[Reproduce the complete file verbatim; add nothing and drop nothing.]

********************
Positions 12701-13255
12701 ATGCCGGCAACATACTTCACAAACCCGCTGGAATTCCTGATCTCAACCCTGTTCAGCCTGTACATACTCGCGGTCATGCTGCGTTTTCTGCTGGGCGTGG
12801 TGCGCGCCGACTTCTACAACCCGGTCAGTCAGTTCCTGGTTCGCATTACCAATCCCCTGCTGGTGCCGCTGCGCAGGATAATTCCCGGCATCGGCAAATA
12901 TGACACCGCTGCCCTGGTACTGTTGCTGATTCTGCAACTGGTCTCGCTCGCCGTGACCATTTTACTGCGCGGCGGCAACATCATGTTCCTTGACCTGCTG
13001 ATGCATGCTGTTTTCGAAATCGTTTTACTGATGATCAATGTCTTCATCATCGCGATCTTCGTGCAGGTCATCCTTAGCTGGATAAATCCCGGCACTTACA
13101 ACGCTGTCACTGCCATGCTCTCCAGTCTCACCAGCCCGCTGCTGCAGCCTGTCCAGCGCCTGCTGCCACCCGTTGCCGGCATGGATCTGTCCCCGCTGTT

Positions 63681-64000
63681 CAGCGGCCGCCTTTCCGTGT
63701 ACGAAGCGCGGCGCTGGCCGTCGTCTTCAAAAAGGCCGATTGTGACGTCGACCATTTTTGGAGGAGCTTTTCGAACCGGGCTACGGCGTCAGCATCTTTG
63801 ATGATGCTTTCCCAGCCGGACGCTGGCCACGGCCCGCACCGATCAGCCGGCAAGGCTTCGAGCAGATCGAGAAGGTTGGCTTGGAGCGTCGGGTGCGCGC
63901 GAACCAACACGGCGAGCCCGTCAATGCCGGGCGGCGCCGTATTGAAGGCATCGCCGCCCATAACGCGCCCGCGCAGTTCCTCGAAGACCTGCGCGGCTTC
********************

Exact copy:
Positions 12701-13255
12701 ATGCCGGCAACATACTTCACAAACCCGCTGGAATTCCTGATCTCAACCCTGTTCAGCCTGTACATACTCGCGGTCATGCTGCGTTTTCTGCTGGGCGTGG
12801 TGCGCGCCGACTTCTACAACCCGGTCAGTCAGTTCCTGGTTCGCATTACCAATCCCCTGCTGGTGCCGCTGCGCAGGATAATTCCCGGCATCGGCAAATA
12901 TGACACCGCTGCCCTGGTACTGTTGCTGATTCTGCAACTGGTCTCGCTCGCCGTGACCATTTTACTGCGCGGCGGCAACATCATGTTCCTTGACCTGCTG
13001 ATGCATGCTGTTTTCGAAATCGTTTTACTGATGATCAATGTCTTCATCATCGCGATCTTCGTGCAGGTCATCCTTAGCTGGATAAATCCCGGCACTTACA
13101 ACGCTGTCACTGCCATGCTCTCCAGTCTCACCAGCCCGCTGCTGCAGCCTGTCCAGCGCCTGCTGCCACCCGTTGCCGGCATGGATCTGTCCCCGCTGTT

Positions 63681-64000
63681 CAGCGGCCGCCTTTCCGTGT
63701 ACGAAGCGCGGCGCTGGCCGTCGTCTTCAAAAAGGCCGATTGTGACGTCGACCATTTTTGGAGGAGCTTTTCGAACCGGGCTACGGCGTCAGCATCTTTG
63801 ATGATGCTTTCCCAGCCGGACGCTGGCCACGGCCCGCACCGATCAGCCGGCAAGGCTTCGAGCAGATCGAGAAGGTTGGCTTGGAGCGTCGGGTGCGCGC
63901 GAACCAACACGGCGAGCCCGTCAATGCCGGGCGGCGCCGTATTGAAGGCATCGCCGCCCATAACGCGCCCGCGCAGTTCCTCGAAGACCTGCGCGGCTTC